There will be no miracle for the US Men’s Olympic Hockey team as they watched the dream end at the hands of the Czech Republic on Wednesday in Korea. The team was eliminated in a shootout in which they could not score in five chances.

US Men's hockey team
The US Men’s Olympic Hockey team was eliminated by the Czech Republic in a shootout. (Image: Getty)

The Americans were underdogs against the Czech Republic at +149 to win, while the Czechs were a -189 to win. They managed to push it to overtime and when no team scored, it went to a shootout. The second Czech player managed to slip a shot between the legs of US goalie Ryan Zapolski. It was all they would need as the one goal stood up.

“It’s hard to believe the way it was being played, and how hard those teams were competing, it was going to go to that,” US Coach Tony Granato said after the loss.

This was supposed to be a high-scoring affair. Las Vegas sports books had set the over/under at 4.5, but the final 3-2 score barely hit the over.

The Czechs did have the advantage of using top professional players from the Kontinental Hockey League. The NHL chose not to allow its athletes to participate this year so the US Team was a mix of college players and minor leaguers. Zapolski told ESPN the younger players were inspirational to the veterans.

“They are fearless,” he said. “They are just kids having fun. A lot of guys are 12-13 years older than them, and when you see the fun and the attitude they play with, it rubs off on a lot of us.”

Fatigue a Factor

The team was playing their second game in three days. They faced Slovakia in a must-win game to advance to the quarterfinals. They were favorites to beat Slovakia, a team they defeated in the preliminary round.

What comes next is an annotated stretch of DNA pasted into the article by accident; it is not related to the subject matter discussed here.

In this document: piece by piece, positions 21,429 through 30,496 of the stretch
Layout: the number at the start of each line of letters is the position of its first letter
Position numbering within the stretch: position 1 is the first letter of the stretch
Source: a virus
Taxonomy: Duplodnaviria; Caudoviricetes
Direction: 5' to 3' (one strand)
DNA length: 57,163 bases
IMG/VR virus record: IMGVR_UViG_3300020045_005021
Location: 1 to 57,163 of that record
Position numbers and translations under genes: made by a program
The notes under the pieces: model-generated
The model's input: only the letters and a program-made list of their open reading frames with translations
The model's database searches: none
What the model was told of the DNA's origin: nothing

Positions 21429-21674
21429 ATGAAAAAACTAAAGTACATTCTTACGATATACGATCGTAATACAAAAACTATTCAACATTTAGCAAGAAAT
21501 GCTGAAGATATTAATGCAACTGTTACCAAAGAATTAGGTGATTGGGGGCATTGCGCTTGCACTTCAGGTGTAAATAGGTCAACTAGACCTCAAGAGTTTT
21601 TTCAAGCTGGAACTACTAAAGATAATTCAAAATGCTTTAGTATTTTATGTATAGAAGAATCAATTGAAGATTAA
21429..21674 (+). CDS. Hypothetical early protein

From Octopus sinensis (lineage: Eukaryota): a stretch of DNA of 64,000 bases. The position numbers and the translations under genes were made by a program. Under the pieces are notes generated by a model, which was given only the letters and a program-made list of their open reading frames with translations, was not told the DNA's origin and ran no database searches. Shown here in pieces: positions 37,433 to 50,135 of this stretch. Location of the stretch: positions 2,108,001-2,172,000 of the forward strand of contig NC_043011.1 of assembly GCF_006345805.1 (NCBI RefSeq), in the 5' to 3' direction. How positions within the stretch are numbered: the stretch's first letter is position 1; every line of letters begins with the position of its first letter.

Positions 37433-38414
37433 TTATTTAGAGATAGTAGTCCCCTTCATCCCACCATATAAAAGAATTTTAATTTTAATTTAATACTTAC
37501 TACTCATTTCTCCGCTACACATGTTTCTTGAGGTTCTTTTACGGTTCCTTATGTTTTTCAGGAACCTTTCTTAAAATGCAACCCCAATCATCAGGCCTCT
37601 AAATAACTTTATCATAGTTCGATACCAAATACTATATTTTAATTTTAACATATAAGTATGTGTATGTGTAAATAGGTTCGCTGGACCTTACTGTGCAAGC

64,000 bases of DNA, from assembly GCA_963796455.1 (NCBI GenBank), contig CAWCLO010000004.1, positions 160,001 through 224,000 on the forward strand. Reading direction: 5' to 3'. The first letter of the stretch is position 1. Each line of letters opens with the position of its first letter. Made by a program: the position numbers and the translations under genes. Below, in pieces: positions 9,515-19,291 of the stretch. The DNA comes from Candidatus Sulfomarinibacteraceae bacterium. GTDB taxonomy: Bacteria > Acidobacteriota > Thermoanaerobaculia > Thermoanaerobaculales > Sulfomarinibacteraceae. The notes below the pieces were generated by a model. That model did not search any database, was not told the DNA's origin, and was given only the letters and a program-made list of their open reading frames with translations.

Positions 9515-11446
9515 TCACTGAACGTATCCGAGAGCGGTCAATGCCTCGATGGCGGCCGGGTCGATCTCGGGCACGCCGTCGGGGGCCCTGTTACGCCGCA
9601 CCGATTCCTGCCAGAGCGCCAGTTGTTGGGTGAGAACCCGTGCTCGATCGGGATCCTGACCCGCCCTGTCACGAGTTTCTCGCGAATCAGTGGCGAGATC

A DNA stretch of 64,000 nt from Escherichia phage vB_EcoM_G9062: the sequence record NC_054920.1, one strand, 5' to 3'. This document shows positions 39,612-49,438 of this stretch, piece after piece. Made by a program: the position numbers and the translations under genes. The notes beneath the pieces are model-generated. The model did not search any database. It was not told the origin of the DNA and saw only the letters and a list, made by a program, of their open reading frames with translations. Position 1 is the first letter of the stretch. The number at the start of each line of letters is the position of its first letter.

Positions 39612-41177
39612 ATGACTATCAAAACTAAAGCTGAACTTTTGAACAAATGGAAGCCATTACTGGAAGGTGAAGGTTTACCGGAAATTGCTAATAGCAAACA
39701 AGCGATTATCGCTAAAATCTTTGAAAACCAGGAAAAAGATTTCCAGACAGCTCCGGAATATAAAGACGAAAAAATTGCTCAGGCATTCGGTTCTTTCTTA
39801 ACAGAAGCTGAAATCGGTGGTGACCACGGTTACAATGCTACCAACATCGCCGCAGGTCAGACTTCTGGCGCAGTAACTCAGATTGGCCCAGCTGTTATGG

They won easily, 5-1, but may have spent too much energy on the ice and were at a disadvantage against the well rested Czech team. They appeared sluggish at times and had to fight for a tie in regulation.

“Maybe our legs weren’t there,” Zapolski said. “You could kind of see, once they got in our zone we had a difficult time getting it out.”

They had a chance to end it in regulation but were the victim of a bad break. Forward Brian O’Neill’s wrist shot beat the Czech goalie but the puck clanged off the cross bar and failed to go in the net.

“Even when I hit the bar,” he said, “I thought it was going in.”

Mixed Results. Missed Opportunities

The team entered the Olympics as a  +1000 to win the gold, behind top pick Russia (+105), Canada (+450), Sweden (+450), Finland (+800) and the Czech Republic (+900).

They were trying to be the first squad to win a medal since the 2010 team won the silver in Vancouver. They also won a silver at the 2002 Games, the only two medals since the famous Miracle on Ice 1980 team defeated the Russians and won the gold.

This year’s team didn’t do themselves any favors when they lost its first game to lightly regarded Slovenia, who was a +40000 to win the gold medal. They went 1-2 in the preliminary round, but managed to advance to medal play. It all ended on Wednesday when they fell to the Czech Republic.

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